It's Nuun O'Clock: Hydration at it's Best

It can be so, so hard to stay hydrated sometimes! Especially if you live in drier climates (ahem, Colorado), it can feel nearly impossible. During high intensity training camps where the volume can mean wrestling 4+ hours a day, plus strength training and extra conditioning, I am usually seen lugging a gallon jug of water around. Not practical, but it does the job. Before this and after many lessons of being frustrated with pee the color of dead grass, I started working on ways to make sure that hydration was a thing of convenience. 

But first, lets talk about the not-so-obvious reasons you should stay hydrated and what helps keep you hydrated.

Protein

If you are someone who is not always focused on hydration, but focused on higher levels of protein intake, then woa nelly you better work on hydration as a priority. When you intake protein, you need seven times the amount of water normally needed in order to process those aminos. And this doesn't just include those of you who take protein supplements. If your day to day diet is high in protein, your hydration level will decrease as your protein level increases. The suggested dietary intake of fluids for active adults are 2.7 liters for women, and 3.7 liters for men. If you are not close to this amount and you already increased or are thinking about increasing your protein, maybe it's time to start carrying your own gallon jug of water.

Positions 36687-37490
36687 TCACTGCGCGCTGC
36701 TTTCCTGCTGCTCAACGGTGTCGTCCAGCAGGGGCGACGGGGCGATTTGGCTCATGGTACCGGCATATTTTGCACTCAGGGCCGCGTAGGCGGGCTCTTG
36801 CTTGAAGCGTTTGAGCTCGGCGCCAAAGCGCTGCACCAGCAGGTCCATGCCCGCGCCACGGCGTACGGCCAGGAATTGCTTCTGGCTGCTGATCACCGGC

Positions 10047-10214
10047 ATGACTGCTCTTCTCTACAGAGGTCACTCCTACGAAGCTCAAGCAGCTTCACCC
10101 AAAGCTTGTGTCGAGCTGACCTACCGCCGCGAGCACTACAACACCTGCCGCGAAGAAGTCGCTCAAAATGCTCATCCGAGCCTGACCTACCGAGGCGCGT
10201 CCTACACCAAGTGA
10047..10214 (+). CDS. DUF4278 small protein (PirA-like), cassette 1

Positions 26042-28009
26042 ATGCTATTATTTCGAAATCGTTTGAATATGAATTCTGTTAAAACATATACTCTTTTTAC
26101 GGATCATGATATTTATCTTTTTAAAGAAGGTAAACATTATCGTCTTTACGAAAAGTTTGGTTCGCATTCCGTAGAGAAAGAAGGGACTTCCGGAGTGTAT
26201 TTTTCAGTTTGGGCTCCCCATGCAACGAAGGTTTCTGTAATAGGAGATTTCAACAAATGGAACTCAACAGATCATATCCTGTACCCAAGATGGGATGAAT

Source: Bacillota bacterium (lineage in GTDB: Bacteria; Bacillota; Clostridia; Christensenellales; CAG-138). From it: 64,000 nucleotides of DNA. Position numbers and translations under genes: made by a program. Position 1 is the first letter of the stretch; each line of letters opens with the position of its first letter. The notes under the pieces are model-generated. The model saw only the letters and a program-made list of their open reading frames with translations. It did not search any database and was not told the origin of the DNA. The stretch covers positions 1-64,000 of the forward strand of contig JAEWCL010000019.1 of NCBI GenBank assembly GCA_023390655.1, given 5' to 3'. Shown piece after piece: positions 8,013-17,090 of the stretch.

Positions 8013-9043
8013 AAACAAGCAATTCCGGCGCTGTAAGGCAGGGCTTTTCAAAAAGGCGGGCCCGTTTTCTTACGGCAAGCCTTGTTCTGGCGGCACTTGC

Salt and Potassium 

We talk about electrolytes ALL THE TIME. Have you seen that movie Idiocracy? In the movie, the world is getting dumber because no one is educated anymore. EVERYONE drinks "Brondo," (basically Gatorade) and when the main character asks for water, he gets the answer, "you mean from the toilet??" They can't grow anything because they keep watering the plants with Brondo. Their explanation: "Electrolytes! It's what they need!!" Now the plants certainly don't need electrolytes, but you do! And do we actually know what electrolytes are? It's the perfect happy couple combo called salt and potassium!

Now, how to apply the yin and yang of "S&P" benefits to hydration. If you have been drinking a lot of water, but have not been able to get out of the dead grass zone, you may want to look at what you are drinking AND eating. Salt and potassium combined help regulate fluid retention and are major contributors to the normal functioning of your cells, digestion, and organs. Both are lost through sweat and urination. That means, we need to continually focus on drinking fluids that contain both, as well as eating the right foods. It is extremely common for the average American to have low potassium. Salt on the other hand is not typically something we are worried about, as American diets are heavy in convenience foods, and salt is used as a preservative (check the labels on your foods and start seeing how many miligrams of salt are contained!) Potassium is found in fruits like bananas, citrus, and melons, and vegetables like leafy greens and broccoli. If those are all things you avoid, start getting out of your comfort zone! It is so so important to eat the right things as an athlete and for the rest of your life for normal body functioning!